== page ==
Collaboration in Civic Spheres

In which Ferret bites into the Knight News Challenge: Data

by June 21st, 2012

Public Data Ferret‘s parent 501c3 Public Eye Northwest is pursuing plenty of other fundraising strategies, as we must. But we can never overlook the Knight News Challenge. The theme for Round Two 2012 is….Data. Please review our proposal and consider adding a supportive comment and a “Like”.

Knight will divide up to $5 million between winners, typically five or six per round. In the current grant competition, they’re looking for projects which demonstrate:

“new ways of collecting, understanding, visualizing and helping the public use the large amounts of information generated each day.”

An excerpt from our application:

How will your project make data more useful?
Public Data Ferret curates and translates unstructured government data – recent, high-news value documents hidden on the Deep Web – into Plain English, originally reported articles archived by jurisdiction and topic. The data mountain is curated, simplified and distributed. Through outreach, internships and visualizations we mainstream the primacy of data and objectivity.

How is your project different from what already exists?
The originally reported content is government sourced, always with direct links, bias- and jargon-free, and in topic and place archives so users can connect the dots.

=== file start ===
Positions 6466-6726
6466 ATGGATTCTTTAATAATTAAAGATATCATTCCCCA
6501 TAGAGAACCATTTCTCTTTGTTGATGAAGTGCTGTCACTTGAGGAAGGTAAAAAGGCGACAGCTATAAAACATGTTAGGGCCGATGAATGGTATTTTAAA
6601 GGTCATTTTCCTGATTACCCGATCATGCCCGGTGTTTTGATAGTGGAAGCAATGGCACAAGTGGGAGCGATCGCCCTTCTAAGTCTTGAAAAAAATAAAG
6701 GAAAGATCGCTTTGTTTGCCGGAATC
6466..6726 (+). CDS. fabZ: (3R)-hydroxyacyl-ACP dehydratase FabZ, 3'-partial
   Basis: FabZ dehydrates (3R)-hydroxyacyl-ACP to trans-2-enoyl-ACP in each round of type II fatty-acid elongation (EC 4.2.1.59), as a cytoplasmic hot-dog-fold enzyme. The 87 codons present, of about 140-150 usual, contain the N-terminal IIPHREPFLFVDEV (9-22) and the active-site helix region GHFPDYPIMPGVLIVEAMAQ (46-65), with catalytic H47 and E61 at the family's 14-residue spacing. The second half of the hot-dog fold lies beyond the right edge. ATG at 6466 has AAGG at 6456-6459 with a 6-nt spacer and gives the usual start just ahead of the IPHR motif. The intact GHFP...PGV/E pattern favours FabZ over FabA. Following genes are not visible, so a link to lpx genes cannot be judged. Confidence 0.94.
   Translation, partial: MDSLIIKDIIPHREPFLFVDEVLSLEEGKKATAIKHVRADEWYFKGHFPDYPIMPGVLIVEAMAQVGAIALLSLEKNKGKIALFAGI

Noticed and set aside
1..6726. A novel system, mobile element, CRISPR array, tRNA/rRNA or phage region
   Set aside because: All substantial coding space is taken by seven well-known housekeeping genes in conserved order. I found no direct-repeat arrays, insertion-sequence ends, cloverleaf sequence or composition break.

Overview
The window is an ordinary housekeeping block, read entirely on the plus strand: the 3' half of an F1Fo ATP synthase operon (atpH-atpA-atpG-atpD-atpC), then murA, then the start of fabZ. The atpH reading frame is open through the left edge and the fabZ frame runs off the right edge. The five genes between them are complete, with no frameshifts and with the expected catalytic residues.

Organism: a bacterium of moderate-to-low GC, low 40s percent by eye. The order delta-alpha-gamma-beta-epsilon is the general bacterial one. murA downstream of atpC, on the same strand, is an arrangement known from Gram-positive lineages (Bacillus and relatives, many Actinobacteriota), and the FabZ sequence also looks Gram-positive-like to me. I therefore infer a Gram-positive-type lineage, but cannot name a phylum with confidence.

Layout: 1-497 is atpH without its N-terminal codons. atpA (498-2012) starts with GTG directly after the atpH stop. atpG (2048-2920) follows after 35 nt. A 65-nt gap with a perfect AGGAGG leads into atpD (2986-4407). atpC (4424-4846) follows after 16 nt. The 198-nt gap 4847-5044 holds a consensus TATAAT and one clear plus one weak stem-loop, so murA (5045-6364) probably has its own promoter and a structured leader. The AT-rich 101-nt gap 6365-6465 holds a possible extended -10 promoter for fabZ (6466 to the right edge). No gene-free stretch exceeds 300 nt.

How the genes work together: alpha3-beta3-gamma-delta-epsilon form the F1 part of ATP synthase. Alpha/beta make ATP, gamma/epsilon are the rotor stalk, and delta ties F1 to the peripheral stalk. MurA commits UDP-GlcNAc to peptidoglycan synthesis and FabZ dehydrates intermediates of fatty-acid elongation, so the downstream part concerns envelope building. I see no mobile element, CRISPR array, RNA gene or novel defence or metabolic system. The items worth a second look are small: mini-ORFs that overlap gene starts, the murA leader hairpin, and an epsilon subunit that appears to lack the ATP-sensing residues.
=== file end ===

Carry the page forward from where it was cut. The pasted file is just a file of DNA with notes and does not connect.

Why will it work?
It will work because as the online information exa-flood grows, the need for authentic, reliable, curated knowledge intensifies. Users of search and participants in online social and face-to-face networks increasingly hunger for objective data about public affairs and public policy, rather than more opinion and snark, and know that data lives not only in data sets but in public documents as well. Liberating, processing and daylighting that unstructured data matters immensely. As legacy media decline, new actors must revitalize news and information ecosystems, often as trained volunteers.


How would you use News Challenge funds?
To fund for three years the work of three bureau chiefs/chief evangelists – one in Washington State, one in Oregon, and one in Idaho. They would each build and expand an infrastructure like the one we’ve begun in WA, working with colleges and a wide range of community stakeholders.

How would you sustain the project after the funding expires?
We would leverage more funds and volunteers through teaching and programmatic partnerships with public university and community college sponsors in each state, as well as legacy media, business interests and major community-based foundations. Fee-for-service revenue strategies will also be developed.

Requested amount:

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